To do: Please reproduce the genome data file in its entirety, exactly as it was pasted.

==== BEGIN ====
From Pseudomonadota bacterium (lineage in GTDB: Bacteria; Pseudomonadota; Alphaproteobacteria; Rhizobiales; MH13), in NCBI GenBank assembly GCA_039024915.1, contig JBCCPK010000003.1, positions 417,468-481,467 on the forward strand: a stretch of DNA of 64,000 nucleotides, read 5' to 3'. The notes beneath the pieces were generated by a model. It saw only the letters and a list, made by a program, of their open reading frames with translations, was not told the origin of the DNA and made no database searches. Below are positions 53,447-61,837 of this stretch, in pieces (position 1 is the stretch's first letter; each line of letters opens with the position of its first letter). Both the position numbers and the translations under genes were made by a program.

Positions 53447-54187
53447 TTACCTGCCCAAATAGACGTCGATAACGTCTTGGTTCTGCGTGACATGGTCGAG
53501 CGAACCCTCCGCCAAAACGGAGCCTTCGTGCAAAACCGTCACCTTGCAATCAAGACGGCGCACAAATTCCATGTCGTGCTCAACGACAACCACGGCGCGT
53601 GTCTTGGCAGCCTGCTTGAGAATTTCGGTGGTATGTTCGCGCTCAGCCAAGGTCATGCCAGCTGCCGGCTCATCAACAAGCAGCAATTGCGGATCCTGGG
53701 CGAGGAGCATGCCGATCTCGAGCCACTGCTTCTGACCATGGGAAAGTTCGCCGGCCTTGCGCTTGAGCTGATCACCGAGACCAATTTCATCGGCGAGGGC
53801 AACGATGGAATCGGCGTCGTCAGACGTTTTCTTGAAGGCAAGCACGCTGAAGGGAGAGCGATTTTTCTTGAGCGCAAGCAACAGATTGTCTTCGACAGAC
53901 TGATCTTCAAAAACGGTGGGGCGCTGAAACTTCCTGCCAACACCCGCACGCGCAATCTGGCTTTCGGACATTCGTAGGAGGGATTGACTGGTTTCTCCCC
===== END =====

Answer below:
From Pseudomonadota bacterium (lineage in GTDB: Bacteria; Pseudomonadota; Alphaproteobacteria; Rhizobiales; MH13), in NCBI GenBank assembly GCA_039024915.1, contig JBCCPK010000003.1, positions 417,468-481,467 on the forward strand: a stretch of DNA of 64,000 nucleotides, read 5' to 3'. The notes beneath the pieces were generated by a model. It saw only the letters and a list, made by a program, of their open reading frames with translations, was not told the origin of the DNA and made no database searches. Below are positions 53,447-61,837 of this stretch, in pieces (position 1 is the stretch's first letter; each line of letters opens with the position of its first letter). Both the position numbers and the translations under genes were made by a program.

Positions 53447-54187
53447 TTACCTGCCCAAATAGACGTCGATAACGTCTTGGTTCTGCGTGACATGGTCGAG
53501 CGAACCCTCCGCCAAAACGGAGCCTTCGTGCAAAACCGTCACCTTGCAATCAAGACGGCGCACAAATTCCATGTCGTGCTCAACGACAACCACGGCGCGT
53601 GTCTTGGCAGCCTGCTTGAGAATTTCGGTGGTATGTTCGCGCTCAGCCAAGGTCATGCCAGCTGCCGGCTCATCAACAAGCAGCAATTGCGGATCCTGGG
53701 CGAGGAGCATGCCGATCTCGAGCCACTGCTTCTGACCATGGGAAAGTTCGCCGGCCTTGCGCTTGAGCTGATCACCGAGACCAATTTCATCGGCGAGGGC
53801 AACGATGGAATCGGCGTCGTCAGACGTTTTCTTGAAGGCAAGCACGCTGAAGGGAGAGCGATTTTTCTTGAGCGCAAGCAACAGATTGTCTTCGACAGAC
53901 TGATCTTCAAAAACGGTGGGGCGCTGAAACTTCCTGCCAACACCCGCACGCGCAATCTGGCTTTCGGACATTCGTAGGAGGGATTGACTGGTTTCTCCCC